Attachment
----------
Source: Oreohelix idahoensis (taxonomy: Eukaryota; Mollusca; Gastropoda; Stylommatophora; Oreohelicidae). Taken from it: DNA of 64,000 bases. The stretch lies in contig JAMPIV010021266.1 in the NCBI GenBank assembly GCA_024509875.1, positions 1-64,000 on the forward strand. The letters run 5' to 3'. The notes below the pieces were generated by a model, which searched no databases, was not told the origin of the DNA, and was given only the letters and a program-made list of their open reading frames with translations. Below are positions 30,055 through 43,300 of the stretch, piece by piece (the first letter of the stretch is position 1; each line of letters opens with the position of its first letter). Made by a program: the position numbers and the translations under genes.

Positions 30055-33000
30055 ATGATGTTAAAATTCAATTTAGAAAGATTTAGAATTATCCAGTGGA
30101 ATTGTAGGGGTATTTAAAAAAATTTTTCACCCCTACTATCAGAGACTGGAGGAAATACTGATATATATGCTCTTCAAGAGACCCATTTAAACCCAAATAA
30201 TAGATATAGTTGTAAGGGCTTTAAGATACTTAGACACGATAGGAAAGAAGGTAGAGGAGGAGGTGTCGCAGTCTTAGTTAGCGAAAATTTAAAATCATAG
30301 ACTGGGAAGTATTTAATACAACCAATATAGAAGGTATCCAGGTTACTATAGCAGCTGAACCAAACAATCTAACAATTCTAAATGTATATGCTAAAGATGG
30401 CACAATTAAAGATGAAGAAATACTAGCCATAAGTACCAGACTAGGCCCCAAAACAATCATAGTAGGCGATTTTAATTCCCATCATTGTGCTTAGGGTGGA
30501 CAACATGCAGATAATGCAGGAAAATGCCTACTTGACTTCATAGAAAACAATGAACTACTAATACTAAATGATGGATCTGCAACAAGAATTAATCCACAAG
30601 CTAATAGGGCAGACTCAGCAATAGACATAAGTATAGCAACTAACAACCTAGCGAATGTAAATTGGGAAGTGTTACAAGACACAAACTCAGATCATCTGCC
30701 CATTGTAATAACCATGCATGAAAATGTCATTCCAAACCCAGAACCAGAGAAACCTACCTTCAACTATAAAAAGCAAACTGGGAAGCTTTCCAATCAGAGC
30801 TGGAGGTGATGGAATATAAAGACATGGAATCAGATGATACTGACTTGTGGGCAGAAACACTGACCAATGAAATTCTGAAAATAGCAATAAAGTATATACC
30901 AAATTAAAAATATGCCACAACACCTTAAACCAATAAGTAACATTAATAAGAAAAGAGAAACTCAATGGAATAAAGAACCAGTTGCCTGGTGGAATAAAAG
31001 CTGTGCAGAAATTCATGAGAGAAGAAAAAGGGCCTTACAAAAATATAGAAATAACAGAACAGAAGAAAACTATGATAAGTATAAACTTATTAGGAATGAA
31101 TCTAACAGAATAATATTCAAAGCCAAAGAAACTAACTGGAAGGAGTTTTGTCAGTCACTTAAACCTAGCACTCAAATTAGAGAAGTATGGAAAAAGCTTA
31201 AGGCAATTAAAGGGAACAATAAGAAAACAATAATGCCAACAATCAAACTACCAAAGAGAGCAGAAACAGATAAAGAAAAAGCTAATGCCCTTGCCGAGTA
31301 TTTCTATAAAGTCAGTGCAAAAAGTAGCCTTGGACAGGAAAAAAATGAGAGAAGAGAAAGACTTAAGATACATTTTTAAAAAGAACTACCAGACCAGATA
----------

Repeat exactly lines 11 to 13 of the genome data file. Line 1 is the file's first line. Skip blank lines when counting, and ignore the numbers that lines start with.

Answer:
30801 TGGAGGTGATGGAATATAAAGACATGGAATCAGATGATACTGACTTGTGGGCAGAAACACTGACCAATGAAATTCTGAAAATAGCAATAAAGTATATACC
30901 AAATTAAAAATATGCCACAACACCTTAAACCAATAAGTAACATTAATAAGAAAAGAGAAACTCAATGGAATAAAGAACCAGTTGCCTGGTGGAATAAAAG
31001 CTGTGCAGAAATTCATGAGAGAAGAAAAAGGGCCTTACAAAAATATAGAAATAACAGAACAGAAGAAAACTATGATAAGTATAAACTTATTAGGAATGAA